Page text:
Poetry and peer support: How Amy Willans remade her life after mental illness
It was 1996, she was dating the varsity football quarterback and had her whole life planned out.
"I was going to be traveling and competing and representing my country, which was so exciting," Willans recalled.
To outsiders, the young Edmonton woman was on an upward trajectory.
But inside her own head, she was besieged by thoughts of worthlessness, self-doubt and, even more troubling, growing paranoia.
"I began to believe that I was being watched and followed. I started to have these delusions that I was pregnant when I wasn't," Willans told Dr. Brian Goldman, host of White Coat, Black Art.
She was eventually diagnosed with schizoaffective disorder: a condition that can be hard to diagnose, but which combines schizophrenia with a mood disorder — in her case, depression.
Paranoia took hold
Willans called police repeatedly to report she was being followed or her mail was stolen.
[Depression] yelled in my ear that I was nothing, that I was no one, that everybody hated me.- Amy Willans
As paranoia took hold, she locked herself in her apartment and had to be coaxed out by her mother, a psychiatric nurse, and hospitalized.
"[Depression] yelled in my ear that I was nothing, that I was no one, that everybody hated me … I stopped eating. I stopped showering."
In any given year, one in five Canadians will experience mental health issues according to the Canadian Mental Health Association, and stigma attached to the disease is seen as a major barrier to recovery.
Willans' life as a "sister, and friend and athlete and student" was suddenly trumped by another title: psychiatric patient.
With that title came isolation. She recalled sitting by the door of her hospital room, waiting for visitors that never came.
"I didn't receive 'Get Well Soon' cards or pink balloons. There was just this silence."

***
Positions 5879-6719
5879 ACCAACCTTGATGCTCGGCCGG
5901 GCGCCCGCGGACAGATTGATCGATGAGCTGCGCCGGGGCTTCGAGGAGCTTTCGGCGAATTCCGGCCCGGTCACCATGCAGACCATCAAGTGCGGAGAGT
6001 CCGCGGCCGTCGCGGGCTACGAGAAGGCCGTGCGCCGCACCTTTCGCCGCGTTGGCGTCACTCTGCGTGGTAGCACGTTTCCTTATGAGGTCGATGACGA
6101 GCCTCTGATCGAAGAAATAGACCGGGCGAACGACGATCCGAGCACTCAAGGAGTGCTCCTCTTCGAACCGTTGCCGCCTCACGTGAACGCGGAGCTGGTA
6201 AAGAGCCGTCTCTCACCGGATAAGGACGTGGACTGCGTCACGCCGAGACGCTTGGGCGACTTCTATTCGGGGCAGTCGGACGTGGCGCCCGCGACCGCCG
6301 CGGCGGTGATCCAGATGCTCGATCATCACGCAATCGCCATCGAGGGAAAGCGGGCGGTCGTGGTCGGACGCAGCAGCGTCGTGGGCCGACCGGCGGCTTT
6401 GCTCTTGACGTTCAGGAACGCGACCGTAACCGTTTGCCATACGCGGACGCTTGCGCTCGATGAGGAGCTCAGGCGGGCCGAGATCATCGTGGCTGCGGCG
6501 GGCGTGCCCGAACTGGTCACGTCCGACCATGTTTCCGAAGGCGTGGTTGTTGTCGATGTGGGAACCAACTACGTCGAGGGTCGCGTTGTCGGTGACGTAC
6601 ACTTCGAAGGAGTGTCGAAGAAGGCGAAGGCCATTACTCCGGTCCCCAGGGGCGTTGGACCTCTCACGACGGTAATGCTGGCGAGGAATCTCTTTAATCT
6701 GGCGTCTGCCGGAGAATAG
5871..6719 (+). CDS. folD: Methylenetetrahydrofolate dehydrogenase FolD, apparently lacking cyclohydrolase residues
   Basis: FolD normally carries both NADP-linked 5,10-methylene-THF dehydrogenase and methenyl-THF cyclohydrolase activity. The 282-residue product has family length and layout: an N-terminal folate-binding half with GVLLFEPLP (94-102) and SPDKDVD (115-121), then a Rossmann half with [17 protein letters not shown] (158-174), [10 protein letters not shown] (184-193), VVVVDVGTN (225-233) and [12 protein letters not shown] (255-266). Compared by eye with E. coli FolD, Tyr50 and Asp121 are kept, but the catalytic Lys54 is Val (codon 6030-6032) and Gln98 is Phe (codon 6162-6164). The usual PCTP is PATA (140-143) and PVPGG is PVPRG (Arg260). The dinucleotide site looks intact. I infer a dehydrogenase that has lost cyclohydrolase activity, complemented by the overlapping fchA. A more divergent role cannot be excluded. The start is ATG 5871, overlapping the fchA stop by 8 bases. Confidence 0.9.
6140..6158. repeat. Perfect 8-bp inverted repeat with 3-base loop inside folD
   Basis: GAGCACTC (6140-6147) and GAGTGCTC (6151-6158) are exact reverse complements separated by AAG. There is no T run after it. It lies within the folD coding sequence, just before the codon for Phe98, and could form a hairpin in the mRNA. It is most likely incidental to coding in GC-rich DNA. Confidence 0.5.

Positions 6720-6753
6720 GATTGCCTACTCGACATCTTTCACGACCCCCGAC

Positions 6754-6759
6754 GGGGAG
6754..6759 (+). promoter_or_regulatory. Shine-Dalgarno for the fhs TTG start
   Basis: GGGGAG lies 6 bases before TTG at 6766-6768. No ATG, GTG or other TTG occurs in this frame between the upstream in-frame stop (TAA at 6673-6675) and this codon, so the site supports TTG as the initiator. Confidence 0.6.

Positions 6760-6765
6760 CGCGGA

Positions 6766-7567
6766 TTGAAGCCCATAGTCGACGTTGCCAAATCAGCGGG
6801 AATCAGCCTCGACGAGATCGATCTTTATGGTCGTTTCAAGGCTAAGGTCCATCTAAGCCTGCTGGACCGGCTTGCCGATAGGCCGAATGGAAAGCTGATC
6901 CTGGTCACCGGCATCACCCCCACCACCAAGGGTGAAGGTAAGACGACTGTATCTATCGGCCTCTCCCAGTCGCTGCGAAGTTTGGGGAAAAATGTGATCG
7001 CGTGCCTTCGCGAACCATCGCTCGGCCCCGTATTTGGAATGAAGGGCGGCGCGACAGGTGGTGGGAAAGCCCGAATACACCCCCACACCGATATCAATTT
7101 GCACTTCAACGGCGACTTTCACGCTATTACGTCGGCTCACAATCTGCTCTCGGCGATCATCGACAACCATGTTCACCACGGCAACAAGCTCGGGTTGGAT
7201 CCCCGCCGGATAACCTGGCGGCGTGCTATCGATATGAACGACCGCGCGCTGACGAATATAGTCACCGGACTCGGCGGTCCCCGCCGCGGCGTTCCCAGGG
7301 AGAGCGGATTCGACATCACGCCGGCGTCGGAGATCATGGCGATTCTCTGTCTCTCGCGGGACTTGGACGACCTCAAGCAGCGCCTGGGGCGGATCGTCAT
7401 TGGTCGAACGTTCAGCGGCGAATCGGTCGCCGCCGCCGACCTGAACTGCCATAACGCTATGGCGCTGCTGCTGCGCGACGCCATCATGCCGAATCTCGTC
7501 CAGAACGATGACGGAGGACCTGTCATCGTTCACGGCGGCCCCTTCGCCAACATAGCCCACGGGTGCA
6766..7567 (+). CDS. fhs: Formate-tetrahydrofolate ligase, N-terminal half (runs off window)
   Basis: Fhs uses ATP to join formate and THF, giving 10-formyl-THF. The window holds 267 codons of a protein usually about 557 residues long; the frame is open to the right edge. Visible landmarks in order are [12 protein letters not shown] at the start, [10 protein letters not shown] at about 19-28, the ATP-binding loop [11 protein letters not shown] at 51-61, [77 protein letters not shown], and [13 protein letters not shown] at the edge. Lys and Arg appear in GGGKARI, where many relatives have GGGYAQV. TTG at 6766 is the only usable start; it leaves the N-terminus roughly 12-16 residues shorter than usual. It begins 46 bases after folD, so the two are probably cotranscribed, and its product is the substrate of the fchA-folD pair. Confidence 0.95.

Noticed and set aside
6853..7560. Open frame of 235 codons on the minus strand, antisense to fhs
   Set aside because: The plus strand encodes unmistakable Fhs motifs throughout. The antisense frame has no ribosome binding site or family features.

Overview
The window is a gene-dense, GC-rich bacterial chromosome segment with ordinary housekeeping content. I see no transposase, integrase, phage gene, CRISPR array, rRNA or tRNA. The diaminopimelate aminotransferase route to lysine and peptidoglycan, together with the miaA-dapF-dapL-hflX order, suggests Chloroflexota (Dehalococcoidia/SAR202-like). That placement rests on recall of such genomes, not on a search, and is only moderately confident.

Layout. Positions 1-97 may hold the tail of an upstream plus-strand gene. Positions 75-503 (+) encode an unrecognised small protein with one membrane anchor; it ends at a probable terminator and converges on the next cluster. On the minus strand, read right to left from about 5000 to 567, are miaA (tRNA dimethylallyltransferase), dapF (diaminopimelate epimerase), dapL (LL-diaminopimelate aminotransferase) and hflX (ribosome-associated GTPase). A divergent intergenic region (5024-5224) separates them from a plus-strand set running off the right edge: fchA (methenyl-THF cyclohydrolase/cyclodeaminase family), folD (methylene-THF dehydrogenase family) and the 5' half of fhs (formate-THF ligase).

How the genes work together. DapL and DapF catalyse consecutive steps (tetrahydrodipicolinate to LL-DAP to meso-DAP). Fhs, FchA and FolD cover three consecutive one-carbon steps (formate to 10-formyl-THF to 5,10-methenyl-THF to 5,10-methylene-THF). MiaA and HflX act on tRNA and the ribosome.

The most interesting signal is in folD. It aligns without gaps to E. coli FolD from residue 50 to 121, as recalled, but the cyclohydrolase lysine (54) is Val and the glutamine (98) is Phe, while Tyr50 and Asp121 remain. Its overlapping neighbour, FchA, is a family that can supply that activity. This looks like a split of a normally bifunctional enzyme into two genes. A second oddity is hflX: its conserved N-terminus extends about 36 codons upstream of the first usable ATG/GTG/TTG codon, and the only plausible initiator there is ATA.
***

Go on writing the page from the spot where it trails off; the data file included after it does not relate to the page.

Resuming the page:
Isolation, loneliness and stigma
The loneliness was unbearable, but the stigma — even from health-care workers — made it worse, she said, recalling an incident in an Ontario hospital.
"This nurse came in and she had a student and she said, 'This one's a schizophrenic.' I remember just sitting there with my head down feeling so incredibly humiliated by this experience."
The nurse found her crying because she'd been cut off her medication. As Willans begged for help, the nurse told the student she simply seeking drugs.
"I've never abused medications in my life," Willans said.
Earlier this year, Willans wrote about the biases she's faced in a Globe and Mail article.
Compassion helped recovery
She slowly recovered, and learned to manage her disease after her family took her home to Alberta, where she found a new doctor and compassionate nurses.
One nurse took her out for ice cream, she said, while another let her father stay after visiting hours to help her get to sleep.
But she credits one nurse, who she calls "Nurse Mary," with helping her to find a new purpose, and a new identity as a writer.
During her last hospital stay in 2001, Willans began writing verses on scraps of paper she hid around the hospital.
The nurse, a published poet, collected them and typed them out for her to display on a bulletin board.
She also led her to a women's writing workshop, which a "terrified" Willans attended once she was released.
Finding her voice through poetry
She loved the workshop, but was afraid to read her work in front of the group.
"I was shaking … One woman came and stood to my left and another one came to my right. They each just gently put a hand on my shoulder and it settled me. I was able to read a poem."
It [poetry] was one of the biggest gifts that I've ever been given.- Amy Willans
That, she said, was the moment she found her voice and lost some of the shame she'd felt over her illness.
"It was one of the biggest gifts that I've ever been given. I have Nurse Mary to thank for that."
Willans is now a published poet and an award-winning peer support worker. In 2012, she was the first peer support worker in Alberta to join a clinical team.
Willans continues to work at recovery, using meditation, therapy and this mantra offered by a therapist:
"My first thought isn't always my best thought," she said with a laugh.
She uses it to deal with paranoid thoughts which still creep in now and then.
"I'll think, 'OK, I'm sitting here watching TV with the cat. Why would somebody be interested in watching me?'"
Finding the correct medication, after trying many combinations was also key.
"It was like somebody had turned the lights on," she said.
Her peer support has allowed her to help others understand the stigma mental health patients face.
"There's so much more to a person than their illness. We don't call somebody with cancer, 'Cancer." So don't call somebody who has schizophrenia [their disease],'" said Willans.
Willans knows she's been blessed with a supportive family and good caregivers, but she believes recovery is possible for everyone, if given the right resources.
"You need encouragement, you need purpose, you need proper housing ... But everybody can get well."
Willans is currently working on a memoir about her life and experience with mental illness.
From Fighting Normal, a book of poetry and art by Amy Willans and Laurie MacFayden.